Model-based reinforcement learning (RL) methods can be broadly categorized as global model methods, which depend on learning models that provide sensible predictions in a wide range of states, or local model methods, which iteratively refit simple models that are used for policy improvement. While predicting future states that will result from the current actions is difficult, local model methods only attempt to understand system dynamics in the neighborhood of the current policy, making it possible to produce local improvements without ever learning to predict accurately far into the future. The main idea in this paper is that we can learn representations that make it easy to retrospectively infer simple dynamics given the data from the current policy, thus enabling local models to be used for policy learning in complex systems. To that end, we focus on learning representations with probabilistic graphical model (PGM) structure, which allows us to devise an efficient local model method that infers dynamics from real-world rollouts with the PGM as a global prior. We compare our method to other model-based and model-free RL methods on a suite of robotics tasks, including manipulation tasks on a real Sawyer robotic arm directly from camera images.
Top left: Visualizing a trajectory in the car navigation environment, with the target denoted by the black dot, and the corresponding image observation. Bottom left: An illustration of the 2-DoF arm environment, with the target denoted by the red dot, and the corresponding image observation. Note that we use sliding windows of past observations when learning both tasks. Top right: Illustration of the architecture we use for learning Lego block stacking. Bottom right: Example trajectory from our learned policy stacking the yellow Lego block on top of the blue block.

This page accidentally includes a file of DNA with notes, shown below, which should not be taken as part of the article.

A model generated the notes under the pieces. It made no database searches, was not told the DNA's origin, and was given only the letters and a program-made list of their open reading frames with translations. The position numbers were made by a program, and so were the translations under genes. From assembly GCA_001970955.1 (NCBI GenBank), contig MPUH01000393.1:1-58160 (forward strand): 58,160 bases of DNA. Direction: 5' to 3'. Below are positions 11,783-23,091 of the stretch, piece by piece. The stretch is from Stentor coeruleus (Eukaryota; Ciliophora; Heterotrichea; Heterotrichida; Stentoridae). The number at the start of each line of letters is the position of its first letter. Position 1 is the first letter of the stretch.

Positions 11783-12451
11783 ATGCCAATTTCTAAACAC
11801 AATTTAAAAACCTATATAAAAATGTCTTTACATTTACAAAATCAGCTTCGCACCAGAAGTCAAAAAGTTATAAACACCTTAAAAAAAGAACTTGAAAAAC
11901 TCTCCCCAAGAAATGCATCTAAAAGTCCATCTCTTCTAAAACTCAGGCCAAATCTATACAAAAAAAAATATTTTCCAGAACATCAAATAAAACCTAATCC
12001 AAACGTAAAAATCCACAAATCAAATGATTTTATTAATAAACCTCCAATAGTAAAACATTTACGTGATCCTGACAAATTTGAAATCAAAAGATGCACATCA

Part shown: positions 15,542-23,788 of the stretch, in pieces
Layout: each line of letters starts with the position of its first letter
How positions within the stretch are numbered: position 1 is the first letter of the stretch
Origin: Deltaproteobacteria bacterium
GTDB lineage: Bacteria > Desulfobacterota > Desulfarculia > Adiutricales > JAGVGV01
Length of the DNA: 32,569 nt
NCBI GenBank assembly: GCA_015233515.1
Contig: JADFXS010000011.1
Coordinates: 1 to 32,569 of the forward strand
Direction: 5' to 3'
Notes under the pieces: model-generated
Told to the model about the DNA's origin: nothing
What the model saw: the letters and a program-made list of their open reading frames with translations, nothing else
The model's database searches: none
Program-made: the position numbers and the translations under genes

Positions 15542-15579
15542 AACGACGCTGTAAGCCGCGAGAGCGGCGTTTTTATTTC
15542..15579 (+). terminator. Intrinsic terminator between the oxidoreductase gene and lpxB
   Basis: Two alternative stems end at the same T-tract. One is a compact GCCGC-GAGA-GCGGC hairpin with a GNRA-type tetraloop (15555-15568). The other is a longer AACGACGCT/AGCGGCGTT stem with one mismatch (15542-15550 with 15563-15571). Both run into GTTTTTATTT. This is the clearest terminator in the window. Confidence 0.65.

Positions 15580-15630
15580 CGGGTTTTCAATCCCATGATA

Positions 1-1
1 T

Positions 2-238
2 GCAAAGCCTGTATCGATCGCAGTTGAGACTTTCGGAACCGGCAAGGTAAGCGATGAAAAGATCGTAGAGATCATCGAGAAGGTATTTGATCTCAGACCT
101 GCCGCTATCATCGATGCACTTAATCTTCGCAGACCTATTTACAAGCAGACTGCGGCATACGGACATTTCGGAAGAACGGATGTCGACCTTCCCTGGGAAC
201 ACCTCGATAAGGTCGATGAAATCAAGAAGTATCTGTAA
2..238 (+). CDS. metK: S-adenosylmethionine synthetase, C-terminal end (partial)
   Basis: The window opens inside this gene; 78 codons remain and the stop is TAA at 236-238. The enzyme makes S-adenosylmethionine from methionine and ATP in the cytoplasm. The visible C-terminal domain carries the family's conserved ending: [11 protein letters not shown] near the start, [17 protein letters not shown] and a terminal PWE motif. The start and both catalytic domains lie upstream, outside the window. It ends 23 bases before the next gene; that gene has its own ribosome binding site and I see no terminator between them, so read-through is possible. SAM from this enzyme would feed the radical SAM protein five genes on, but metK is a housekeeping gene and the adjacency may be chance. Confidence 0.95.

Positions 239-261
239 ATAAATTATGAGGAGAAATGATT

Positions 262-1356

Sawyer Lego block stacking. We tested our method on an image-based Lego block stacking task on a real 7-DoF Sawyer robotic arm, where the controller only receives images as the observation, without joint angles or other information. The observations are raw 84-by-84-by-3 images from a camera pointed at the robot. Our method solves this task within 250 episodes, corresponding to under an hour of interaction time, and is successful at handling the complex, contact-rich dynamics of block stacking.
Nonholonomic car. The nonholonomic car starts in the bottom right of the 2-dimensional space and controls its forward acceleration and steering velocity in order to reach the target in the top left. We evaluate our method using image observations, where we use a sliding window of four 64-by-64 images to capture velocity information, and we compare to a global model ablation of our method in which we replace the local linear dynamics in our model with a neural network dynamics function and use this model for forward prediction and MPC in the latent space.
Global model ablation
Reacher. We experiment with the reacher environment from OpenAI Gym, where a two DoF arm has to reach a target denoted by a red dot, which we specify to be in the bottom left. For observations, we directly use 64-by-64-by-3 images of the rendered environment, which provides a top-down view of the reacher and target, and we use a sliding window of four images to encode velocity information. In this domain, we evaluate our method against TRPO.